THERE HAVE been renewed calls in Ireland for a statue of Oliver Cromwell to be removed from outside the Houses of Parliament in London.
It comes after anti-racism protesters in Bristol tore down a bronze statue of prominent 17th century slave trader Edward Colston.
The statue was pulled down using ropes before being thrown into Bristol harbour.
A source of some controversy in Bristol, Colston was a member of the Royal African Company, which transported around 80,000 men, women and children from Africa to the Americas.
Following his death in 1721, Colston’s wealth was donated to charity, with his legacy living on across a series of buildings, memorials and street names across the city.
In the wake of the incident, many across Ireland took to Twitter to call for the statue of Cromwell to suffer a similar fate.
One Irish user wrote: "Dear England, Cromwell next. Please and thanks. Ireland x"
A second asked: "While you're at it, would ye mind toppling the Westminster statue of Oliver Cromwell in respect of the tens of thousands of Irish he butchered back in the day?"
A third, meanwhile, said: "Cromwell committed mass genocide in Ireland. He burned people alive in churches. I have no problem with his statue being ripped from its roots."
Another recalled how Cromwell was "responsible for trafficking the first waves of enslaved people to and from the Caribbean; installing the plantation system in Jamaica; and the massacres in Drogheda (1649)."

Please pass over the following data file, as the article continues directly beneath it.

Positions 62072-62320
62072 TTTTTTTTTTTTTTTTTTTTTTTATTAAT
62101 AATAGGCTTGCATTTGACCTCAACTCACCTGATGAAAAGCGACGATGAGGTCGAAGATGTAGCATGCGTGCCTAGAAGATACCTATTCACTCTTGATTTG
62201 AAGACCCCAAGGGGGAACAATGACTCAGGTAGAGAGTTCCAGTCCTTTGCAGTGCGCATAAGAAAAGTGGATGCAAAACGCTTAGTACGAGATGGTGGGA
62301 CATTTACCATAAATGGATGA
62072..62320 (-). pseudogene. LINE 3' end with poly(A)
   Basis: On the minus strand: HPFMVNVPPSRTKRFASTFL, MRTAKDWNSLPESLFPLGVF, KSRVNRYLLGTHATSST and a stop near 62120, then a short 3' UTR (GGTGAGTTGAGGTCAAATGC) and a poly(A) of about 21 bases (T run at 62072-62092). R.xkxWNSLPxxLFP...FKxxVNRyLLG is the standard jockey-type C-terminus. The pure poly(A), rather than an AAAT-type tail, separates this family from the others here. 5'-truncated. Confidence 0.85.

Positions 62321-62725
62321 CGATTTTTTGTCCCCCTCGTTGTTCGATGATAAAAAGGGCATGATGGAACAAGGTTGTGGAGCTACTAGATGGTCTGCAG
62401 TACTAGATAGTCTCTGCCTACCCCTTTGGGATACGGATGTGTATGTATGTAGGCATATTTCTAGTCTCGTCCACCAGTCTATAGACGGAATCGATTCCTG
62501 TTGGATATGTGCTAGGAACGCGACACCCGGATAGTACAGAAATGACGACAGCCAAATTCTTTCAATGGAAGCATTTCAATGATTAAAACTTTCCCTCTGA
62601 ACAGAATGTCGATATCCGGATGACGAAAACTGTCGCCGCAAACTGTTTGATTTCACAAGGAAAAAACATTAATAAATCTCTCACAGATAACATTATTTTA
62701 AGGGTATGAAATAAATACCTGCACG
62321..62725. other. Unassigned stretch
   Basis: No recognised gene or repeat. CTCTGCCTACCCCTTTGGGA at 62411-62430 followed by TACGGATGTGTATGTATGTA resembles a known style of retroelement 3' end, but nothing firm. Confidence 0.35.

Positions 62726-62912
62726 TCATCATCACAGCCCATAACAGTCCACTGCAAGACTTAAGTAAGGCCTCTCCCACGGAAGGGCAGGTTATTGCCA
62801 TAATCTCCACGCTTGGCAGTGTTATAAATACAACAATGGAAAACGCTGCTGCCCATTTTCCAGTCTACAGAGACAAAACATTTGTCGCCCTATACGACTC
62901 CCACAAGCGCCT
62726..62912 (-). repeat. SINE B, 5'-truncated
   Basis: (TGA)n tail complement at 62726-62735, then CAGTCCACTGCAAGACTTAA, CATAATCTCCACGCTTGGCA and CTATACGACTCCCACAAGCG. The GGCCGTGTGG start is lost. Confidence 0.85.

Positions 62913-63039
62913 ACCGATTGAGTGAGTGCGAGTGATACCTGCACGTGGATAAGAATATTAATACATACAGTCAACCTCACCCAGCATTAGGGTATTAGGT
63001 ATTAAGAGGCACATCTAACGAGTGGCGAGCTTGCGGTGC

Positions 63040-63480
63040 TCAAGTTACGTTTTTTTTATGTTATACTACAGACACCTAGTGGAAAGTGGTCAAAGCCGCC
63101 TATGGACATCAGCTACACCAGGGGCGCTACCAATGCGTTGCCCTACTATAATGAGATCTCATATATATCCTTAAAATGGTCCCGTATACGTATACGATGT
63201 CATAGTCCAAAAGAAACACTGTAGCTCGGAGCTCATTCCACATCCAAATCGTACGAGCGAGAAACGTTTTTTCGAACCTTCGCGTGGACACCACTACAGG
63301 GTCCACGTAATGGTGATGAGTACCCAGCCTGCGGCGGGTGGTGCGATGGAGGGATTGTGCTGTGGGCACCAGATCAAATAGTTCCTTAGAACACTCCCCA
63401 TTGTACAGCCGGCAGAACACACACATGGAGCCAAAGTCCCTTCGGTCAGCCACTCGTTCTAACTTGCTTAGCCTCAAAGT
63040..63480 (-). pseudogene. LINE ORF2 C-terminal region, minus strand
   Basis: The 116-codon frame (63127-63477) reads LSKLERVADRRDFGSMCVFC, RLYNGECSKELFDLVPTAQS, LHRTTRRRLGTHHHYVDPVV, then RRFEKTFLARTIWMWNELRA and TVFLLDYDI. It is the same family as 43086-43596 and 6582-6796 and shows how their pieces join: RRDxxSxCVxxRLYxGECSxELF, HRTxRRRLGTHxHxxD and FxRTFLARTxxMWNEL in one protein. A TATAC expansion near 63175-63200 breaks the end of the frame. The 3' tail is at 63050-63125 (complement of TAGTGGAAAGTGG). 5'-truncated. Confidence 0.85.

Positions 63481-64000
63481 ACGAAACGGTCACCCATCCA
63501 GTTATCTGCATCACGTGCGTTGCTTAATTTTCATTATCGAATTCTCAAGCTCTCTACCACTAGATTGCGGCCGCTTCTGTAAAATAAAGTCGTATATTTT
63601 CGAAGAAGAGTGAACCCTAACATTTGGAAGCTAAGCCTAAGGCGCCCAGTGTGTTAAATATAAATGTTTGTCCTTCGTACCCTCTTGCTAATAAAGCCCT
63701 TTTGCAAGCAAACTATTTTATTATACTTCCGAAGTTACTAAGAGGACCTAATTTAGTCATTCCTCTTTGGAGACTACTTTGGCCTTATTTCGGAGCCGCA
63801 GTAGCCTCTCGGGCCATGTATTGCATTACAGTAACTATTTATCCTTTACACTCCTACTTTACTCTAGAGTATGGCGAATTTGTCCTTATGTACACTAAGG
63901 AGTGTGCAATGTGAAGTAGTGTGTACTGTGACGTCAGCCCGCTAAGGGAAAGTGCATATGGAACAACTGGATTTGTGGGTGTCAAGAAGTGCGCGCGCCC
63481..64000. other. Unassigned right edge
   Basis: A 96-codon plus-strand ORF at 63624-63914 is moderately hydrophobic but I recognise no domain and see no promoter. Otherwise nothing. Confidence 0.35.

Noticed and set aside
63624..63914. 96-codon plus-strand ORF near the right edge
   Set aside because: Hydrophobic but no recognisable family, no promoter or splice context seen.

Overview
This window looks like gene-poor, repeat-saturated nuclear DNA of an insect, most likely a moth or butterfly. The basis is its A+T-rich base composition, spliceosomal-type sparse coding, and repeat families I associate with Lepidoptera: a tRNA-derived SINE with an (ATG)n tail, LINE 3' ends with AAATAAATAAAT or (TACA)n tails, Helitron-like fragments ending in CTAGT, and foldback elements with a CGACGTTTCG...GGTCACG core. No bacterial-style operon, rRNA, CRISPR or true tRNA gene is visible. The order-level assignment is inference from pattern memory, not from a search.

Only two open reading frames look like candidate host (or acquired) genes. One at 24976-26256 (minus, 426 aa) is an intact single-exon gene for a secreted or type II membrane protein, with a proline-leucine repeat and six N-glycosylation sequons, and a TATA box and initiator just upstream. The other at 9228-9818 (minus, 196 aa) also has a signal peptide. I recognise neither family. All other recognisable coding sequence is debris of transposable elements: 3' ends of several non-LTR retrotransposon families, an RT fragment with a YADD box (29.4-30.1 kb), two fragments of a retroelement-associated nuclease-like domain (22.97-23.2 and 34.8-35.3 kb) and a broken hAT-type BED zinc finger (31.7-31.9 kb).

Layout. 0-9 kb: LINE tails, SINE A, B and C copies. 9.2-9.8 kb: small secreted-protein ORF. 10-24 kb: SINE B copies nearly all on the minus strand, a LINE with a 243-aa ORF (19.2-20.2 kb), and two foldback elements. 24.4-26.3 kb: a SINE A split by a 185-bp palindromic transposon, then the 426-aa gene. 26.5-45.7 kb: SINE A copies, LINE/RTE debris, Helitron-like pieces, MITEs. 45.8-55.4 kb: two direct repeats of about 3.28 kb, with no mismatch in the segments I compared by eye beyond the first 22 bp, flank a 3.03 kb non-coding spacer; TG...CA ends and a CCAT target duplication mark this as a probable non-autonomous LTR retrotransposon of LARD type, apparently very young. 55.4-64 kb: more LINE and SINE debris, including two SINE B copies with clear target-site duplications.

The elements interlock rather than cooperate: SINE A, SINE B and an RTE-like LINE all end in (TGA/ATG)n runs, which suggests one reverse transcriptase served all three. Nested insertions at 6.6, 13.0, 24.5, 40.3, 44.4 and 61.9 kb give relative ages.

One asked: "If we are going tearing down statues of racists why hasn’t the statue of Oliver Cromwell been removed and placed in some museum at best?"
"This is a man that was a dictator, racist & Psychopath and played a significant part in butchering the inhabitants of Drogheda, Ireland?"
— chris o'dowd (@BigBoyler) June 7, 2020
Irish actor Chris O’Dowd even got involved in the discussion, posting a picture of the statue of Cromwell in the hours following the removal of the Colston memorial in Bristol.
It wasn’t long before the word "Cromwell" began trending on Twitter with close to 10,000 tweets posted on the topic, while an online petition was set up calling for the statue’s removal.
An English military and political leader, Cromwell served Lord Protector of the Commonwealth of England, Scotland, and Ireland during the 1600s.
He remains a highly contentious historical figure, having infamously enacted a series of brutal military dictates that led to the deaths of countless innocent Irish civilians.
Former Taoiseach Bertie Ahern once famously insisted that the portrait of be taken down from a room in Westminster before he began talks with British prime minister Tony Blair, describing him Cromwell "that murdering bastard".
Cromwell first arrived in Ireland on August 13, 1649 at the start of the so-called Cromwellian 'Conquest' of Ireland – which resulted in the deaths and forced deportations of hundreds of thousands of Irish people.
That number included the deaths at least 2000 alone in Wexford.